Is What You Are Doing Not Working?
As a grade-schooler, I remember the phrase, “it’s opposite day!” Typically it was declared during recess (and was never an actual day). It came after random events like, “Susie thinks you are cute!” and “You have a booger in your nose.” Immediately after my reaction, “It’s opposite day!” would be yelled-sometimes it was a relief, and sometimes I was horrified. Ok, more often than not, “Opposite Day” did not work in my favor.
That may be why I rarely considered doing the opposite of what I would typically do as an adult. I would manage a situation a certain way and be unhappy with the result I achieved, but I would chalk those experiences up to be “lessons learned.” Then I would slightly tweak my approach and get a little better of a result, but still, be dissatisfied. I think most of us learn lessons and adjust over time.
But why don’t we consider the opposite approach? It makes sense, right?
If we take action and don’t like the result-wouldn’t the opposite action lead to a result we were happy with? It is simple logic, and simple things are rarely easy.
As I matured as an adult, someone who sells, and as a manager, I have learned that the opposite approach is usually the right one. This simple theory not only makes sense but is also grounded in the application of best practices.
I had a client call me one time to discuss an employee. The employee struggling with his performance had a terrible attitude, becoming cancer within the organization. When I asked him what he was going to do, he replied, “I am going to give him a raise!” After all, nothing else had worked out, and if giving the raise didn’t fix things, he could cut his losses early and part ways with the employee. He delivered the news by saying, “I believe you have much more potential than you are delivering right now. I believe it so much that I will pay you for your potential up-front, and it is your responsibility to make my investment in you pay off.” The employee did a 180 and began succeeding again. The investment paid off.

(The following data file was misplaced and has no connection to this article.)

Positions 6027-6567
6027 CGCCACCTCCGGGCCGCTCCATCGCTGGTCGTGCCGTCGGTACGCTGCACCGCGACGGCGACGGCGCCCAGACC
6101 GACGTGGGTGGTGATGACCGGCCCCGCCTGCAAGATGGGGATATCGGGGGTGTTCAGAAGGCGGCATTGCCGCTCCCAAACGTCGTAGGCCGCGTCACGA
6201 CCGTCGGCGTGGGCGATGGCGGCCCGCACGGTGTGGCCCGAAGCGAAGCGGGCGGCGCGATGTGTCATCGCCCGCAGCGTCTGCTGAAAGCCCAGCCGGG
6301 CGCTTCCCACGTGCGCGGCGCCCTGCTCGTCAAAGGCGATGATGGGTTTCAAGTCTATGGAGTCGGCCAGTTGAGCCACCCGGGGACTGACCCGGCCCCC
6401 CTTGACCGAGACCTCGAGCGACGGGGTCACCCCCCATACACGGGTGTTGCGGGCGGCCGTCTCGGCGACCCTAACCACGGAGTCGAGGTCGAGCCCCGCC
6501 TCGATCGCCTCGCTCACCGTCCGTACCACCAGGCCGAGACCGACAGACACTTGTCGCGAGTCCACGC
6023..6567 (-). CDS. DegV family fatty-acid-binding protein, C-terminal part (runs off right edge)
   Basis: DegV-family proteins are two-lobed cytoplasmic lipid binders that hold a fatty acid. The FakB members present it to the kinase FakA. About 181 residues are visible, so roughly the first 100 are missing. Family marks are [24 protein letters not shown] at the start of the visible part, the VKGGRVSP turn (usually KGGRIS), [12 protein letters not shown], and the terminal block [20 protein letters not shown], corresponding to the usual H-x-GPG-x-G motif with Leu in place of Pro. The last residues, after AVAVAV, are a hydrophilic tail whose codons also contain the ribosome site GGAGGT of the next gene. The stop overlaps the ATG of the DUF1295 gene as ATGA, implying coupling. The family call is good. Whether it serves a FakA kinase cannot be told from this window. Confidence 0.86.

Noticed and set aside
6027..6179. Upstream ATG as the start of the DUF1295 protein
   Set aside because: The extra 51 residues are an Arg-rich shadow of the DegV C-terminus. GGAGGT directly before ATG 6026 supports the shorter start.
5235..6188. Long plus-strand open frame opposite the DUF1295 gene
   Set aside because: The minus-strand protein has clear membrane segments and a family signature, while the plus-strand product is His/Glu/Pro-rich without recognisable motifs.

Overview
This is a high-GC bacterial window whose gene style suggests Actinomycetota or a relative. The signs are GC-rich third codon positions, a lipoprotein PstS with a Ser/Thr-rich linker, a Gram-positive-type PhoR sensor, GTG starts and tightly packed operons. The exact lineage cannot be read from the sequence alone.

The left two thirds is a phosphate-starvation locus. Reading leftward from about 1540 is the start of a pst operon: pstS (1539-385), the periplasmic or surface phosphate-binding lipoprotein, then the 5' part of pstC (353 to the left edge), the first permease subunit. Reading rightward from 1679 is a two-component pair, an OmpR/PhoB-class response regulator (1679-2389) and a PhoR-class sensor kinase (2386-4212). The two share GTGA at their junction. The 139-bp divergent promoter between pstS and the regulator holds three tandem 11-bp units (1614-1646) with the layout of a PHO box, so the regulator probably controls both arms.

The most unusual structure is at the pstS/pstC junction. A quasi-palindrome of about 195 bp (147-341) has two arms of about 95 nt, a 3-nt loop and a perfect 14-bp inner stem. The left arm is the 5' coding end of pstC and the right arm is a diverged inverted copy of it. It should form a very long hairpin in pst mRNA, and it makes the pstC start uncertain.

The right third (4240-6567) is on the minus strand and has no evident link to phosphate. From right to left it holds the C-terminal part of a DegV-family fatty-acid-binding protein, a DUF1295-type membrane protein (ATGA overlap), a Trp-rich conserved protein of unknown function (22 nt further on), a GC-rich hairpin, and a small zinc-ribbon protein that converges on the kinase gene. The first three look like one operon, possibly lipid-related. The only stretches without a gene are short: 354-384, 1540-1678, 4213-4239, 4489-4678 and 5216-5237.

Crazy huh? Imagine yourself giving a raise instead of putting someone on a performance improvement plan. It turns out it works!
Even in sales, it applies. Some of your salespeople are working hard to be liked. They are careful with what they say to people, ask softball questions, and make small talk over nothing to build rapport. It turns out that if they stopped looking for a person’s approval of them, they would be liked more by those they interact with. Wouldn’t you rather have a conversation with someone about your business who wasn’t trying to get you to like them? It turns out that the majority of salespeople have it wrong!
It worked out for George on Seinfeld. The show “Opposite George” ended with him turning his life around. That might seem good enough for a comedy show, but if you watch those, interactions-he made some decisions in that episode that are best practices.
What if you looked at everything you were working on that you were not happy with and tried the opposite to solve it? It might be scary at first, but it might be the best decision you have ever made!